Related Overviews


'pole' can also refer to...

animal pole

Arthur Pole (c. 1532—1570) conspirator

barber's pole effect

bare poles

Battle of Psie Pole

celestial pole

cold pole

countess of Salisbury, Margaret Pole (1473—1541) noblewoman

David Lawrence Shmarya Pole (1923—1977)

David Pole (c. 1510—1568) bishop of Peterborough

de la Pole family

dip pole

ecliptic pole

Edmund de la Pole (c. 1472—1513) nobleman and claimant to the English throne

galactic pole

geomagnetic pole

greasy pole

growth pole

Henry Pole (1492—1539) nobleman and convicted traitor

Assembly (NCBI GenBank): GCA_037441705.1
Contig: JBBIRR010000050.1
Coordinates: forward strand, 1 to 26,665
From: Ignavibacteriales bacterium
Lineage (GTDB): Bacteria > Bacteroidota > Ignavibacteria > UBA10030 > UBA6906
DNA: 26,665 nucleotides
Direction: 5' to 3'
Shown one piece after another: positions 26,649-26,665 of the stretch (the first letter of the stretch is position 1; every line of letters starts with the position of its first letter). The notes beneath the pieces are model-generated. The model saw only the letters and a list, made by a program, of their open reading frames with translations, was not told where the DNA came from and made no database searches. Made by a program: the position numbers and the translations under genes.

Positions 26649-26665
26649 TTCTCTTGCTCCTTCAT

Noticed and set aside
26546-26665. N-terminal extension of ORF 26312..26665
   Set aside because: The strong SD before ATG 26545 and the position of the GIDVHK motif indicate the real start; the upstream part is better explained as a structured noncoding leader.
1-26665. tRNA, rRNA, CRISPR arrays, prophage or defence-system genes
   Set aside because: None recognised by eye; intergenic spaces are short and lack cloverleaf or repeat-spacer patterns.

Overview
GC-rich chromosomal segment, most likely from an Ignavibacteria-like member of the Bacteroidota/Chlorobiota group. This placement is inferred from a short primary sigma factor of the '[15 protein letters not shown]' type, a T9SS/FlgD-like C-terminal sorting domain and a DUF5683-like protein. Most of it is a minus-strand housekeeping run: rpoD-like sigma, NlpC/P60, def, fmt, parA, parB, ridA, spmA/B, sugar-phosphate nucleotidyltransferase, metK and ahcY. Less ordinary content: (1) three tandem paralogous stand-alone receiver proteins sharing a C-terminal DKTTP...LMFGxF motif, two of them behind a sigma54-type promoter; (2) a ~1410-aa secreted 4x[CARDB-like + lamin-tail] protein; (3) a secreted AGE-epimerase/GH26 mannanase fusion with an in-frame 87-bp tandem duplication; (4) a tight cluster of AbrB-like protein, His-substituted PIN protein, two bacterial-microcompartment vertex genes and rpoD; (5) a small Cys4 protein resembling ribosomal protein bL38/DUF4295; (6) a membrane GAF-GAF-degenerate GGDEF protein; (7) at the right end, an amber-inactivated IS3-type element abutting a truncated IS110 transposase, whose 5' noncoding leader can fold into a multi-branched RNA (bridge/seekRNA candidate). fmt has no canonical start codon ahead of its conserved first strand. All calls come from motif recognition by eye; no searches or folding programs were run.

jockey pole

John de la Pole (c. 1460—1487) magnate and rebel

John de la Pole (1442—1492) magnate

magnetic pole

mean pole

Michael de la Pole (c. 1330—1389) administrator

Michael de la Pole (1368—1415) magnate

north magnetic pole

North Pole

Ovče Pole

palaeomagnetic pole


Quick Reference

A long, slender, rounded piece of wood or metal, typically used with one end placed in the ground as a support for something; from the late 15th century, of definite length, and used as a measure. From this, pole came to mean a measure of length, equivalent to a perch. Recorded from Old English, the word is of Germanic origin, ultimately based on Latin palus ‘stake’.

pole position the most favourable position at the start of a motor race, from a 19th-century use of pole in horse racing, denoting the starting position next to the inside boundary fence.

Reference entries